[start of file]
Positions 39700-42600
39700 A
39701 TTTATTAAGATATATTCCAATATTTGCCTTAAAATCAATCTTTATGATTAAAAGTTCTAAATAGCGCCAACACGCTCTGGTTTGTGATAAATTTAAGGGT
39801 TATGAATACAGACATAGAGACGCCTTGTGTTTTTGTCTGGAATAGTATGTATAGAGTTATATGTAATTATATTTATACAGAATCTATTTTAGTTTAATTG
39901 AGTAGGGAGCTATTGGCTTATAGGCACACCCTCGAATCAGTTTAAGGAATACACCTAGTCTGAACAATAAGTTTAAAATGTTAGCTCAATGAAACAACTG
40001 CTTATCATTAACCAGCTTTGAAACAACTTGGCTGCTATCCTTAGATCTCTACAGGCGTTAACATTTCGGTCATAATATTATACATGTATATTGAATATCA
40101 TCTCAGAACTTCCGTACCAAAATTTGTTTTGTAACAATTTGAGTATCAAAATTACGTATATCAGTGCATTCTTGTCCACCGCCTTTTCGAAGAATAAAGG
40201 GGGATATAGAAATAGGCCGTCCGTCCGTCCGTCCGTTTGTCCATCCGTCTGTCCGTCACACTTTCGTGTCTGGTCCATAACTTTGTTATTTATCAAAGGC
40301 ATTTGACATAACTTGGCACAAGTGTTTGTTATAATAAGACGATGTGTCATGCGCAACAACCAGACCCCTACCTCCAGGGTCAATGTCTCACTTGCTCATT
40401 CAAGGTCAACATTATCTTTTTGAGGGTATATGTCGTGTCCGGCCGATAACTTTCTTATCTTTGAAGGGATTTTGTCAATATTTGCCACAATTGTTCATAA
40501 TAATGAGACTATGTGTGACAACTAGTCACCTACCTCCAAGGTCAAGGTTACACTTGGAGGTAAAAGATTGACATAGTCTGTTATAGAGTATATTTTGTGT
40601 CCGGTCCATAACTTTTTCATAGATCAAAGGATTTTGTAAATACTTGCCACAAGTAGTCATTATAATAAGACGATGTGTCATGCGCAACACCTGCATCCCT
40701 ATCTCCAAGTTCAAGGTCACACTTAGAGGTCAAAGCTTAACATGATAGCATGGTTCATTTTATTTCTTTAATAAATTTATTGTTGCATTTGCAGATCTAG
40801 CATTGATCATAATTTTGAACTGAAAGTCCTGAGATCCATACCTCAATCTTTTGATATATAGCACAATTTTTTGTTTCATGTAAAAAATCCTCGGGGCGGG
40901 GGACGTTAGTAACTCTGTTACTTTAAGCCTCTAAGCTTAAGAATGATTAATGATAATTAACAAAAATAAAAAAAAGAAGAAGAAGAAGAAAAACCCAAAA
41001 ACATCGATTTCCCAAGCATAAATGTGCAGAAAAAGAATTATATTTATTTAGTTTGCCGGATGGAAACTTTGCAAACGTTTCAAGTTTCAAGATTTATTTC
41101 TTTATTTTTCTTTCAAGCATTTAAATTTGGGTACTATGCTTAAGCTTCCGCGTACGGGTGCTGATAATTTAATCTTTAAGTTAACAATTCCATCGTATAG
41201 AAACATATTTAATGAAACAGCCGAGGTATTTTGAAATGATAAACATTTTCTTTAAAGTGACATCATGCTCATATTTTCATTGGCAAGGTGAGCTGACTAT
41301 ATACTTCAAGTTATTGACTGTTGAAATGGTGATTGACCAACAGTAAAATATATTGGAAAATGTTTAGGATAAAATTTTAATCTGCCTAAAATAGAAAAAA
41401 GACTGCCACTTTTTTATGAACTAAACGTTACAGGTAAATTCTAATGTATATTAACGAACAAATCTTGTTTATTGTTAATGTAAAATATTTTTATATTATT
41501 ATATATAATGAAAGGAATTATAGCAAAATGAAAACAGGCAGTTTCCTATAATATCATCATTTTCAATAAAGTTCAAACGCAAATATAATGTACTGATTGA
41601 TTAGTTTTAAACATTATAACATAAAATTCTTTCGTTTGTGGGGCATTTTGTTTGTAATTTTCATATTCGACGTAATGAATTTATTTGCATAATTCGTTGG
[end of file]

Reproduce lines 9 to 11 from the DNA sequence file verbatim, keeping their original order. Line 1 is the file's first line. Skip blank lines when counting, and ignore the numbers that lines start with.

40301 ATTTGACATAACTTGGCACAAGTGTTTGTTATAATAAGACGATGTGTCATGCGCAACAACCAGACCCCTACCTCCAGGGTCAATGTCTCACTTGCTCATT
40401 CAAGGTCAACATTATCTTTTTGAGGGTATATGTCGTGTCCGGCCGATAACTTTCTTATCTTTGAAGGGATTTTGTCAATATTTGCCACAATTGTTCATAA
40501 TAATGAGACTATGTGTGACAACTAGTCACCTACCTCCAAGGTCAAGGTTACACTTGGAGGTAAAAGATTGACATAGTCTGTTATAGAGTATATTTTGTGT